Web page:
After a vehicle is released to the customer, do you ever wonder — as he drives his newly repaired car off into the sunset — that you may not have found all the damage?
"Post traumatic taillight syndrome," as some in the industry call it, seems to be quite common. As you watch the taillights of a customer’s vehicle get dimmer in the distance, you sometimes second guess your diagnosis and repair. Was I thorough enough? Did I check and then re-check all the right components?
Most estimators use an A-to-Z process during vehicle inspection to build an estimate that includes mechanical damage done to axles, spindles and other components in the direct path of force caused by a collision. But to get a handle on the not-so-evident damage that might show up in engine, transmission, and primary and secondary drive-line components, I spoke with fellow collision specialists, as well as transmission/drive-train techs.
C/V shafts and joint problems, which are often missed on the estimate of any particular job, were the first things everyone noted as troublesome. The biggest offender, they say, is the inside plunge joint on front-wheel-drive (FWD) vehicles. Chips in the hardened raze areas brought vehicles back because of vibration and noise upon acceleration and deceleration. Independent suspensions found on many new domestic, full-size trucks and four-wheel-drive (4WD) vehicles lead the way in such problems, say many shop owners.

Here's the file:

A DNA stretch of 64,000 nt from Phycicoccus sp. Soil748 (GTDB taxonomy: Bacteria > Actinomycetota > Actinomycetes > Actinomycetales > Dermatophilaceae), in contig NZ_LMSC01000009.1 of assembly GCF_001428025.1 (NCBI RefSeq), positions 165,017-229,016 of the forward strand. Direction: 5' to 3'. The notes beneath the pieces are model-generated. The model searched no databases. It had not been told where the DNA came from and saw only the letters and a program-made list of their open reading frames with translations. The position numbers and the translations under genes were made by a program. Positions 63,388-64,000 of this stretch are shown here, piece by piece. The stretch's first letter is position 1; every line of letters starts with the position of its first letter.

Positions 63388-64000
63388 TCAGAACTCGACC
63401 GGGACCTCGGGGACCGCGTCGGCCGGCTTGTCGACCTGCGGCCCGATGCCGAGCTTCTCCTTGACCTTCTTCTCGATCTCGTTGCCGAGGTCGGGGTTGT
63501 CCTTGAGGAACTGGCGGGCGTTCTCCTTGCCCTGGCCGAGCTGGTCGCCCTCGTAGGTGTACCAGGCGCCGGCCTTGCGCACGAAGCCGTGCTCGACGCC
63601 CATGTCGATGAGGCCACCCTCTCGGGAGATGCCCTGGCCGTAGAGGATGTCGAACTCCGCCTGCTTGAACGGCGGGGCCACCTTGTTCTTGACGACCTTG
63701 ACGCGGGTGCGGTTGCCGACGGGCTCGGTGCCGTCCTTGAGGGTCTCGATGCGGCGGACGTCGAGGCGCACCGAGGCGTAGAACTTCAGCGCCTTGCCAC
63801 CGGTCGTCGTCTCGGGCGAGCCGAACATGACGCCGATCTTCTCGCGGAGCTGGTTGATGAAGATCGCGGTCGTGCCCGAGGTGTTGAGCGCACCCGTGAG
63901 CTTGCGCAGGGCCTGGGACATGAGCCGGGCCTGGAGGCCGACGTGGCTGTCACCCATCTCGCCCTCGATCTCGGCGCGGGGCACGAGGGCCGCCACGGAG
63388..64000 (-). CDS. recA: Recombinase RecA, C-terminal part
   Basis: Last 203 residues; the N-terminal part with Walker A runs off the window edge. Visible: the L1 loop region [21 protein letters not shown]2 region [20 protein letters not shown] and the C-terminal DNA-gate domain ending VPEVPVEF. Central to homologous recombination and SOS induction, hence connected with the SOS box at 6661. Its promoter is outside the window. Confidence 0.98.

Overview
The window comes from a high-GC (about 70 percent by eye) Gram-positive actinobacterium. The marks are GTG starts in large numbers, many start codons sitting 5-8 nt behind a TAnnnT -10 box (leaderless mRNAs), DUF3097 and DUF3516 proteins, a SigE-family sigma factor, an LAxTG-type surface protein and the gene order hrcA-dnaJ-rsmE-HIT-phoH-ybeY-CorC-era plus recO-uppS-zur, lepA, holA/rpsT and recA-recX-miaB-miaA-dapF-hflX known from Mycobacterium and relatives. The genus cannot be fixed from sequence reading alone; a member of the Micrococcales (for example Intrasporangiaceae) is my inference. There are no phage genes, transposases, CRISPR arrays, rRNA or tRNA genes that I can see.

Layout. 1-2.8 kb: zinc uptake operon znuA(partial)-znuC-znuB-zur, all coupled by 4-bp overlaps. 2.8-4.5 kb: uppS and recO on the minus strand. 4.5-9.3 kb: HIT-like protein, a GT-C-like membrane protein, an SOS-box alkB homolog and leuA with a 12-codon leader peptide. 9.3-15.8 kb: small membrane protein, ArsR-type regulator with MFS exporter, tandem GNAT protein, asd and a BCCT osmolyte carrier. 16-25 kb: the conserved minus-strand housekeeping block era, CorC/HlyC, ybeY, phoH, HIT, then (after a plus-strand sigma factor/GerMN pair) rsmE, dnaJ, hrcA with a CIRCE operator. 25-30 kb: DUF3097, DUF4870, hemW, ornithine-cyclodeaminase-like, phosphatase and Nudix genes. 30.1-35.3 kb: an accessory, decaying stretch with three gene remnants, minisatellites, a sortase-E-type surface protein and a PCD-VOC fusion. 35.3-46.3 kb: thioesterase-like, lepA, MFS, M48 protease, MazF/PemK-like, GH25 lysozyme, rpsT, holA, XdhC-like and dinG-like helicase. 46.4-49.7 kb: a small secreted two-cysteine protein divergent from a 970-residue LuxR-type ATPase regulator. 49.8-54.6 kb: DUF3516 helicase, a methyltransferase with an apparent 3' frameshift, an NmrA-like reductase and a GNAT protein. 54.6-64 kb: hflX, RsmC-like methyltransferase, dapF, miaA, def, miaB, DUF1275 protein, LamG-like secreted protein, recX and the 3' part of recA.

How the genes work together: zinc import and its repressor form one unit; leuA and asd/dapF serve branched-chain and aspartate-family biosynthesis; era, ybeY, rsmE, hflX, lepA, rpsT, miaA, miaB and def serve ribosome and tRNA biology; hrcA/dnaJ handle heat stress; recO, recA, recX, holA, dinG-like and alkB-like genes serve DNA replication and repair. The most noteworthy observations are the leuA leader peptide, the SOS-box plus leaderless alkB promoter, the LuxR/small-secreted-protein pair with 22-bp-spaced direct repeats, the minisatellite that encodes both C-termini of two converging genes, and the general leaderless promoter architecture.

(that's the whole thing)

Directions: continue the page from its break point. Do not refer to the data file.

The next obstacle, says Larry Warren of Warren Auto Works in Springfield, Mo., are bent axles on C/V-equipped vehicles, which are harder to spot than similar problems on rear-wheel-drive (RWD) vehicles. How do you go after a bent axle? Some techs simply pull both axle shafts and then remove the joints for inspection while the vehicle’s on the bench. Place the axle between centers or in a "v-block" setup to find any run-out.
Four-wheel-drive hubs are often a big problem, say several techs. A new hub design found on ’97 and newer Ford trucks is vacuum controlled and is fragile and hard to work on. A direct hit to the wheel can wreck the vacuum seal, and though the hub may look OK, it won’t function. Other 4WD hubs incur damage to plastic engagement parts and suffer distorted casings after a solid hit. But that’s just the beginning. More 4WD problem areas may include transfer-case chain breakage (the shock from the impact can fracture an already worn chain that has a lot of lash), shearing of gear teeth on speed and reduction gears, cracked synchronizers, and twisted or bent-off-center axle tubes on housings. RWD and 4WD vehicles can also lose teeth on the final drive ring or pinion.